New Delhi: Just over a month ago, someone in China’s central Wuhan city complained of pneumonia-like symptoms. It took a probe to know the cause for the illness. It was coronavirus, which has a deadly history in the Asian country.
Wuhan has now seen at least 41 such pneumonia cases, including seven severely ill patients and a death.
On Sunday, the World Health Organization said there is a possibility that a new strain of coronavirus spread through human-to-human transmission, and a wider outbreak remains a concern.
On Thursday, Japan confirmed its first case of the infection from the new strain. This came three days after a Chinese woman was also ordered quarantined in Thailand after contacting the virus, reported Al-Jazeera.
ThePrint takes a quick look at what the virus does, how it has spread this time, and China’s history with it.
What is coronavirus?
According to an NBC News report, coronaviruses are “large family of viruses that was first identified in humans in the mid-1960s”. While some of these viruses cause common cold, others “found in bats, camels and other animals can evolve into more severe illnesses” such as SARS (severe acute respiratory syndrome) and MERS (Middle East respiratory syndrome).
We are deeply grateful to our readers & viewers for their time, trust and subscriptions.
Quality journalism is expensive and needs readers to pay for it. Your support will define our work and ThePrint’s future.
Coughing or sneezing, or touching an infected person can spread the coronavirus. A running nose, headache, cough and fever are some of the common symptoms, according to the report.
US federal agency Center for Disease Control and Prevention says shortness of breath, body aches and chills are associated with more dangerous kinds of coronavirus.
The virus gets its name from the Latin ‘corona’ (halo or crown) as it resembles one when viewed under an electron microscope.
How it spread this time
The present illness does not readily transmit between people, the Wuhan Municipal Health Commission has reportedly said.
The commission said it is a possibility that the infected people caught the virus from animals at a seafood market, where some of the infected patients ran businesses.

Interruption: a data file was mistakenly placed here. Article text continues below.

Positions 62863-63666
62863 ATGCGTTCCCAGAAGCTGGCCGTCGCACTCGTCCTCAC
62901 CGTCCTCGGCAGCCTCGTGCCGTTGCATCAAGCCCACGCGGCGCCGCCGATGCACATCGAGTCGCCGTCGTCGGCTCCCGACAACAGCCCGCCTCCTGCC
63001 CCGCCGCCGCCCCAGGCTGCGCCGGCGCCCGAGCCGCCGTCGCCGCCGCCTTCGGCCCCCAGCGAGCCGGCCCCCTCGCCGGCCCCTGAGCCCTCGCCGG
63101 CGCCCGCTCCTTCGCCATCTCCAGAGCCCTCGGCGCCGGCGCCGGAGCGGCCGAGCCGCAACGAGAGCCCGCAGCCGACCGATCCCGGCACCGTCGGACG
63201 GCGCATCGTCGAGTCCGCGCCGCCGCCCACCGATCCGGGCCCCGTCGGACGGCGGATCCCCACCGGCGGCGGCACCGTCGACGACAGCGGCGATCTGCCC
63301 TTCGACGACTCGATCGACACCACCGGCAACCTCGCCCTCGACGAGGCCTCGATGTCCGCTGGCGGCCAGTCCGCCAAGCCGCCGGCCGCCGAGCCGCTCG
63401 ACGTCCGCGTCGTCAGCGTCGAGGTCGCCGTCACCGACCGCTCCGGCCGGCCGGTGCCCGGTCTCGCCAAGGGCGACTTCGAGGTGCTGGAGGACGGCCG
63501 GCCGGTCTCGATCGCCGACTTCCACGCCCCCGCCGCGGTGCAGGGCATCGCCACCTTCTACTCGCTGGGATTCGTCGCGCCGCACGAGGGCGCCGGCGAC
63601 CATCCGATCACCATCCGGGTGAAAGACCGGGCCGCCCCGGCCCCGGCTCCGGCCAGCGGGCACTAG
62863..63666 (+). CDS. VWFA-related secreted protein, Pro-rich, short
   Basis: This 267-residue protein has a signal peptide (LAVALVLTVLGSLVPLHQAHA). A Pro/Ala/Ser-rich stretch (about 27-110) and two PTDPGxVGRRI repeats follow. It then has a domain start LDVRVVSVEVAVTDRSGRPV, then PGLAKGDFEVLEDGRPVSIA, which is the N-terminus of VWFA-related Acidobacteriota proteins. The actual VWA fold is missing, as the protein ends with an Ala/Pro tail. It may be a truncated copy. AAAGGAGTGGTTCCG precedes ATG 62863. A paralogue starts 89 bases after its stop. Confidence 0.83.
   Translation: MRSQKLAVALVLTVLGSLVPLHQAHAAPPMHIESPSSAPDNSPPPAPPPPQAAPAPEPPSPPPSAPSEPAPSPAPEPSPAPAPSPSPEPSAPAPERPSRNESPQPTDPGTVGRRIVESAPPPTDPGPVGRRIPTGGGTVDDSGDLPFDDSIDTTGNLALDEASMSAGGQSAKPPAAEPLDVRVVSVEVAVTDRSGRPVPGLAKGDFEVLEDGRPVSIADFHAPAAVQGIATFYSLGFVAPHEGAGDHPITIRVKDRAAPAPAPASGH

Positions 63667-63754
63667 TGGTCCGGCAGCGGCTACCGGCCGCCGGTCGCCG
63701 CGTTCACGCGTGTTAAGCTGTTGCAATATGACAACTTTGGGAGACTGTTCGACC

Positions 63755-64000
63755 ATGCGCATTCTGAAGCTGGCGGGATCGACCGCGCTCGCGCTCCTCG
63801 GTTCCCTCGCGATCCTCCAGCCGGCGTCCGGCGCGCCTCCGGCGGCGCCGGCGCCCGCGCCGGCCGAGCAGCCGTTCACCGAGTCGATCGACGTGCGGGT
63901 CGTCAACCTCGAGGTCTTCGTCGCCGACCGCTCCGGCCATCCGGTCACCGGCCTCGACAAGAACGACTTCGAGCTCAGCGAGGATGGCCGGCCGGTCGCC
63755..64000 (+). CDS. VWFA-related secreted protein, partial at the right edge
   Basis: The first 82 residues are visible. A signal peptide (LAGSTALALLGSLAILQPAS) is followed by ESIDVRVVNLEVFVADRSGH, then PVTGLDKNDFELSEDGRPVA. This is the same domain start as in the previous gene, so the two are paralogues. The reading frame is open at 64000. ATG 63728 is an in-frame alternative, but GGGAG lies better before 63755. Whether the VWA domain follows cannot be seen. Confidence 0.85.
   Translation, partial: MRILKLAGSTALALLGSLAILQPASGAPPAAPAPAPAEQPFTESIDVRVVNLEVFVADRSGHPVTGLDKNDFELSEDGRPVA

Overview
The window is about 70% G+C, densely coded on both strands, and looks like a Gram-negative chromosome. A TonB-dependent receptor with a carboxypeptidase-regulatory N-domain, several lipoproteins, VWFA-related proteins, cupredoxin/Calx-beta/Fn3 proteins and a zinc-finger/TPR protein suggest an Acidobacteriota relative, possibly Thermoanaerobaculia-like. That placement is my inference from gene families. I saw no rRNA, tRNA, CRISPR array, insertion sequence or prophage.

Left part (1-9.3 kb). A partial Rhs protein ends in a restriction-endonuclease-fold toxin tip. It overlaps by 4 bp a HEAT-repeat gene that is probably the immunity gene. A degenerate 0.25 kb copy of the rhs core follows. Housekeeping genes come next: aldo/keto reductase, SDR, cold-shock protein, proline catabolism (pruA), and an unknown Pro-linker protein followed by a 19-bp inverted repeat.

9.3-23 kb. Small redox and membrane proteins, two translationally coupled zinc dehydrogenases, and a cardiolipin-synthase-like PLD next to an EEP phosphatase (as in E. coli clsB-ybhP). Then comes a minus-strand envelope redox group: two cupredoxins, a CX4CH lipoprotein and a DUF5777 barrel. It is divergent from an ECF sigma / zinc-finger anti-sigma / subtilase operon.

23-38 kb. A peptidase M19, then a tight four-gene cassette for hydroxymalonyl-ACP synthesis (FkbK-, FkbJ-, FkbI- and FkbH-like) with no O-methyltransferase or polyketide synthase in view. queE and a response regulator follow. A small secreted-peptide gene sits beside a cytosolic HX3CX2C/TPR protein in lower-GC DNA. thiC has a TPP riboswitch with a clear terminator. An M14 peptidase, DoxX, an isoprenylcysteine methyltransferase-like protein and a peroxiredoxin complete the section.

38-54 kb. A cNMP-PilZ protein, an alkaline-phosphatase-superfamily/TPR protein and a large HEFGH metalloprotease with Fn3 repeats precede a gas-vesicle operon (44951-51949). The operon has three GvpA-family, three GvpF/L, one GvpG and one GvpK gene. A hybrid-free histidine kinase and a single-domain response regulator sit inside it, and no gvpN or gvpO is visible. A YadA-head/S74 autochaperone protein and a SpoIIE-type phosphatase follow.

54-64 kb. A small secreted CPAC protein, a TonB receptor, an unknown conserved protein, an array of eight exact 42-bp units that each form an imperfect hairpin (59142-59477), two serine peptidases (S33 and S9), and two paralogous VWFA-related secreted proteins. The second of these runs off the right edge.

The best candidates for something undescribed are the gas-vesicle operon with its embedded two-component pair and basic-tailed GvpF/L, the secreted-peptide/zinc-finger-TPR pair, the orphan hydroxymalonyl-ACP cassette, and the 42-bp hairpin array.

In its statement, the WHO said it hasn’t recommended any specific health measures for travellers currently. However, the body encouraged travellers to seek medical attention and share travel history with their healthcare provider in case of any symptoms that are suggestive of respiratory illness either during or after travelling.
China’s history with coronavirus
In 2002, a severe SARS epidemic broke out in Guangdong Province in China. The epidemic reached its peak in the first week of February 2003. Over 8,000 people were infected in 37 countries before the situation was brought under control. Nearly 800 people died.
At the time, the epidemic’s cause was unknown. However, it was later revealed to be coronavirus.
News media is in a crisis & only you can fix it
You are reading this because you value good, intelligent and objective journalism. We thank you for your time and your trust.
You also know that the news media is facing an unprecedented crisis. It is likely that you are also hearing of the brutal layoffs and pay-cuts hitting the industry. There are many reasons why the media’s economics is broken. But a big one is that good people are not yet paying enough for good journalism.
We have a newsroom filled with talented young reporters. We also have the country’s most robust editing and fact-checking team, finest news photographers and video professionals. We are building India’s most ambitious and energetic news platform. And we aren’t even three yet.
At ThePrint, we invest in quality journalists. We pay them fairly and on time even in this difficult period. As you may have noticed, we do not flinch from spending whatever it takes to make sure our reporters reach where the story is. Our stellar coronavirus coverage is a good example. You can check some of it here.
This comes with a sizable cost. For us to continue bringing quality journalism, we need readers like you to pay for it. Because the advertising market is broken too.
If you think we deserve your support, do join us in this endeavour to strengthen fair, free, courageous, and questioning journalism, please click on the link below. Your support will define our journalism, and ThePrint’s future. It will take just a few seconds of your time.